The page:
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PNAS 107 (4): 1420-1424

Copyright © 2010 by the National Academy of Sciences.


BIOLOGICAL SCIENCES / CELL BIOLOGY

Anthrax toxin triggers the activation of src-like kinases to mediate its own uptake

Laurence Abrami, Béatrice Kunz, and F. Gisou van der Goot 1

Global Health Institute, Ecole Polytechnique Fédérale de Lausanne, CH-1015 Lausanne, Switzerland

Edited by Kai Simons, Max Planck Institute of Molecular Cell Biology and Genetics, Dresden, Germany, and approved December 4, 2009 (received for review September 23, 2009)

Abstract: AB-type toxins, like other bacterial toxins, are notably opportunistic molecules. They rely on target cell receptors to reach the appropriate location within the target cell where translocation of their enzymatic subunits occurs. The anthrax toxin, however, times its own uptake, suggesting that toxin binding triggers specific signaling events. Here we show that the anthrax toxin triggers tyrosine phosphorylation of its own receptors, capillary morphogenesis gene 2 and tumor endothelial marker 8, which are not endowed with intrinsic kinase activity. This is required for efficient toxin uptake because endocytosis of the mutant receptor lacking the cytoplasmic tyrosine residues is strongly delayed. Phosphorylation of the receptors was dependent on src-like kinases, which where activated upon toxin binding. Importantly, src-dependent phosphorylation of the receptor was required for its subsequent ubiquitination, which in turn was required for clathrin-mediated endocytosis. Consistently, we found that uptake of the anthrax toxin and processing of the lethal factor substrate MEK1 are inhibited by silencing of src and fyn, as well as in src and fyn knockout cells.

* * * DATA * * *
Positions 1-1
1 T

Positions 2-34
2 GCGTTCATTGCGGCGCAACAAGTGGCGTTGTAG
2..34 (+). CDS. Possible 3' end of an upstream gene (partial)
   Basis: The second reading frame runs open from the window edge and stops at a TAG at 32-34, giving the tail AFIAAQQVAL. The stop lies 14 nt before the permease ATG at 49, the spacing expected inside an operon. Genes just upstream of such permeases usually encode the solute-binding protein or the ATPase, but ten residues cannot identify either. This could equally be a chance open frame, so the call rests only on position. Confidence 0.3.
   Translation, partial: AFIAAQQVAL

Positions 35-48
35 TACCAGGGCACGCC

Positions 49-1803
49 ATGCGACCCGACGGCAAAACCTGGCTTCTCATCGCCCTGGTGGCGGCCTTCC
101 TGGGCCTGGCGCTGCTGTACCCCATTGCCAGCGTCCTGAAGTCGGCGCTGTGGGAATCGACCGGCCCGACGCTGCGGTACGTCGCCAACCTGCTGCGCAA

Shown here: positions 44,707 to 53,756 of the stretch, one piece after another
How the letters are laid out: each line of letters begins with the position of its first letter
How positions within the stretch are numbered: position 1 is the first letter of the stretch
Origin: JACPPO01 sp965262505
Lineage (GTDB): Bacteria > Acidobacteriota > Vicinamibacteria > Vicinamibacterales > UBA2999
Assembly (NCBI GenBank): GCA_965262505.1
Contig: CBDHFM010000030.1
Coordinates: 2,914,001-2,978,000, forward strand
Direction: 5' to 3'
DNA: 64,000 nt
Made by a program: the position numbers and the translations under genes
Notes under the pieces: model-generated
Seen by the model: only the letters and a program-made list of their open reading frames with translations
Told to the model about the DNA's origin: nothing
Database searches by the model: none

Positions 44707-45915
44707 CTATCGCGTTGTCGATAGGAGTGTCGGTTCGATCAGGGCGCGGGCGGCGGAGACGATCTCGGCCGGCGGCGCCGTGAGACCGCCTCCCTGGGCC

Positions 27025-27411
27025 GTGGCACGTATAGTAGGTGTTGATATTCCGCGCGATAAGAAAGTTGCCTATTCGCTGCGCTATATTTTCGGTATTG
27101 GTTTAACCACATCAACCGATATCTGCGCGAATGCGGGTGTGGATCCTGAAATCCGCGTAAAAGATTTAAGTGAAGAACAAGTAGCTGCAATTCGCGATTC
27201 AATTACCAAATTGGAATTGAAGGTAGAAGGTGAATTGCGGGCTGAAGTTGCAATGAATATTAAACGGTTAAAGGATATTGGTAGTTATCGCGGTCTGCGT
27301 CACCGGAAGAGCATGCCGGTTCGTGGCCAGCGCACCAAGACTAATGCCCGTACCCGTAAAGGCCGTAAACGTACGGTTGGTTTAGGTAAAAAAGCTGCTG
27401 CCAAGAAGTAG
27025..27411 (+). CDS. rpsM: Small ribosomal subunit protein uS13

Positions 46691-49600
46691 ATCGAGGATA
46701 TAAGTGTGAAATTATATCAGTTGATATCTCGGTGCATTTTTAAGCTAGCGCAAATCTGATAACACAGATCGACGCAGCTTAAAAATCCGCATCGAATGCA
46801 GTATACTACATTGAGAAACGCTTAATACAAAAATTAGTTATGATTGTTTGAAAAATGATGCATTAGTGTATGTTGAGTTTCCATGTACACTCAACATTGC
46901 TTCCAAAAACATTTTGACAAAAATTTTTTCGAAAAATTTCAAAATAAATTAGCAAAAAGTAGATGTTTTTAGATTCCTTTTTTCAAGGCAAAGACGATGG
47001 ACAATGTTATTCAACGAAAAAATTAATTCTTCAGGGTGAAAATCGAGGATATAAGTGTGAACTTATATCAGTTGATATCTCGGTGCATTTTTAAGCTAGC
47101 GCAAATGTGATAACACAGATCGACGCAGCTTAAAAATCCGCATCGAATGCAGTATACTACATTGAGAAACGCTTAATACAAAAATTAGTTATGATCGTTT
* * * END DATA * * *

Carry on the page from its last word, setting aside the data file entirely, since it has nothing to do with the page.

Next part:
Key Words: endocytosis • CMG2 • TEM8 • ubiquitination


Freely available online through the PNAS open access option.

Author contributions: L.A. and F.G.v.d.G. designed research; L.A. and B.K. performed research; L.A., B.K., and F.G.v.d.G. analyzed data; and L.A. and F.G.v.d.G. wrote the paper.

The authors declare no conflict of interest.

This article is a PNAS Direct Submission.

This article contains supporting information online at www.pnas.org/cgi/content/full/0910782107/DCSupplemental.

1To whom correspondence should be addressed at: Ecole Polytechnique Fédérale de Lausanne, Institute of Global Health, Station 15, 1015 Lausanne, Switzerland. E-mail: gisou.vandergoot{at}epfl.ch.


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